--  condvar "signal";
--function many_requests (host, port)
--  local threads = {};
--  local responses = {};
--  local condvar = nmap.condvar(responses);
--  local i = 1;
--  repeat
--    local j = math.min(i+10, #requests);
--    local co = stdnse.new_thread(thread_main, host, port, responses,
--        unpack(requests, i, j));
--    threads[co] = true;
--    i = j+1;
--  until i > #requests;
--  repeat
--    condvar "wait";
--    for thread in pairs(threads) do
--      if coroutine.status(thread) == "dead" then threads[thread] = nil end
--    end
--  until next(threads) == nil;
--  return responses;

thread = stdnse.base()
--- Returns the base coroutine of the running script.
-- A script may be resuming multiple coroutines to facilitate its own
-- collaborative multithreading design. Because there is a "root" or "base"
-- coroutine that lets us determine whether the script is still active
-- (that is, the script did not end, possibly due to an error), we provide
-- this <code>stdnse.base</code> function that will retrieve the base
-- coroutine of the script. This base coroutine is the coroutine that runs
-- the action function.
-- The base coroutine is useful for many reasons but here are some common
-- uses:
-- * We want to attribute the ownership of an object (perhaps a
network socket) to a script.
-- * We want to identify if the script is still alive.
-- () name base
-- () class function
-- () return coroutine Returns the base coroutine of the running script.

condvar = nmap.condvar(object)
--- Create a condition variable for an object.
-- This function returns a function that works as a condition variable for
-- the given object parameter. The object can be any Lua data type except
-- <code>nil</code>, Booleans, and Numbers. The returned function allows you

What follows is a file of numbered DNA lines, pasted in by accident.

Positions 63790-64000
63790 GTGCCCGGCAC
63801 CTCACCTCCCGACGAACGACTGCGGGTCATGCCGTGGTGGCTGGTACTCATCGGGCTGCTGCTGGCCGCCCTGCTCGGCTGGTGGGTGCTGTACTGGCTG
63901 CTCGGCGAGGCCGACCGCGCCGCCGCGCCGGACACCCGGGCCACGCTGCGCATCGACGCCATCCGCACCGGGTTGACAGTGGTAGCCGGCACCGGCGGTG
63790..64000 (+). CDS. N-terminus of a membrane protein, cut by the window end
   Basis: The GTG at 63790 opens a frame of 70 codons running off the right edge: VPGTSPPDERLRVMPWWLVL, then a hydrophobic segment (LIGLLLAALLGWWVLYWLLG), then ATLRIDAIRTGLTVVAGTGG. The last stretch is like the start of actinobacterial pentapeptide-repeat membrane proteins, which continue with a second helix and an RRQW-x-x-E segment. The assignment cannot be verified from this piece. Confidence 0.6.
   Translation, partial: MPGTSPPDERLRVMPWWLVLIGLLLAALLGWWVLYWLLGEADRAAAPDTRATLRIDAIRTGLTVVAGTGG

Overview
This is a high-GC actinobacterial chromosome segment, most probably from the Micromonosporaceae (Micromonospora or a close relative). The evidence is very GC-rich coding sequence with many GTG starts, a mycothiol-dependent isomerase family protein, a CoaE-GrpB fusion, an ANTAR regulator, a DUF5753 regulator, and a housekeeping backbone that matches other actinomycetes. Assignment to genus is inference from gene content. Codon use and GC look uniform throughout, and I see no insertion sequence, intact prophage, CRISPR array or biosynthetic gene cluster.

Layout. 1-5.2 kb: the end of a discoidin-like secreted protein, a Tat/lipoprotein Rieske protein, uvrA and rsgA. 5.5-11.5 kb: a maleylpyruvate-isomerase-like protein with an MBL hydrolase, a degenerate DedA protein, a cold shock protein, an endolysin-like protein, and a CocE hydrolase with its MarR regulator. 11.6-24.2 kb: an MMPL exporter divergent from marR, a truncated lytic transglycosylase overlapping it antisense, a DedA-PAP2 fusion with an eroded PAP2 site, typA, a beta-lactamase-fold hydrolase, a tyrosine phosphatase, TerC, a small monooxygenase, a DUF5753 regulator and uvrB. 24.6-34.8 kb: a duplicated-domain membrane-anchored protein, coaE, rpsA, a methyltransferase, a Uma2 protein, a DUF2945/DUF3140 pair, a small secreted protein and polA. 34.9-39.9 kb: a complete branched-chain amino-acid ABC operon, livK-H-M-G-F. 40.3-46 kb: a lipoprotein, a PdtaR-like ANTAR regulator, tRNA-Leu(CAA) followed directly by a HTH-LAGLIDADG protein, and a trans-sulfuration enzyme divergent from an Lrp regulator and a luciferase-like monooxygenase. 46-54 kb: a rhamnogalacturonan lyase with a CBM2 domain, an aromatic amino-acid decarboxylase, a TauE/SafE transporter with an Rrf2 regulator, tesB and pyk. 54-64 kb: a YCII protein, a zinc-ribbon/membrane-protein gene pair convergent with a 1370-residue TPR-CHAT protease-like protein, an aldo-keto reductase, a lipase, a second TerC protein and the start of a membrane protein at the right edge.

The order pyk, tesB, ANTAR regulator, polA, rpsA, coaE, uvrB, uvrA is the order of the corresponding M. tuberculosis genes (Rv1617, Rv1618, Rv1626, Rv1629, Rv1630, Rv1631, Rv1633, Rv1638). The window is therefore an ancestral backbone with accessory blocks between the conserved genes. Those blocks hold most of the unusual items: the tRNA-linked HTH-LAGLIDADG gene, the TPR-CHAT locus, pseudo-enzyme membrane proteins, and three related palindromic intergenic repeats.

-- wait, signal, and broadcast on the condition variable. The returned
-- function takes only one argument, which must be one of
-- * <code>"wait"</code>: Wait on the condition variable until another
thread wakes us.
-- * <code>"signal"</code>: Wake up a single thread from the waiting
set of threads for this condition variable.
-- * <code>"broadcast"</code>: Wake up all threads in the waiting set
of threads for this condition variable.
-- In NSE, Condition Variables are typically used to coordinate with threads
-- created using the stdnse.new_thread facility. The worker threads must
-- wait until work is available that the master thread (the actual running
-- script) will provide. Once work is created, the master thread will awaken
-- one or more workers so that the work can be done.
-- It is important to check the predicate (the test to see if your worker
-- thread should "wait" or not) BEFORE and AFTER the call to wait. You are
-- not guaranteed spurious wakeups will not occur (that is, there is no
-- guarantee your thread will not be awakened when no thread called
-- <code>"signal"</code> or <code>"broadcast"</code> on the condition variable).
-- One important check for your worker threads, before and after waiting,
-- should be to check that the master <b>script</b> thread is still alive.
-- (To check that the master script thread is alive, obtain the "base" thread
-- using stdnse.base). You do not want your worker threads to continue when
-- the script has ended for reasons unknown to your worker thread.
-- <b>You are guaranteed that all threads waiting on a condition variable
-- will be awakened if any thread that has accessed the condition variable
-- via <code>nmap.condvar</code> ends for any reason.</b> This is essential
-- to prevent deadlock with threads waiting for another thread to awaken
-- them that has ended unexpectedly.
-- @see stdnse.new_thread
-- @see stdnse.base
-- @param object Object to create a condition variable for.
-- @return ConditionVariable Condition variable function.

Questions/comments welcome.

-Patrick Donnelly

"Let all men know thee, but no man know thee thoroughly: Men freely
ford that see the shallows."

- Benjamin Franklin

Attachment: workers.2.diff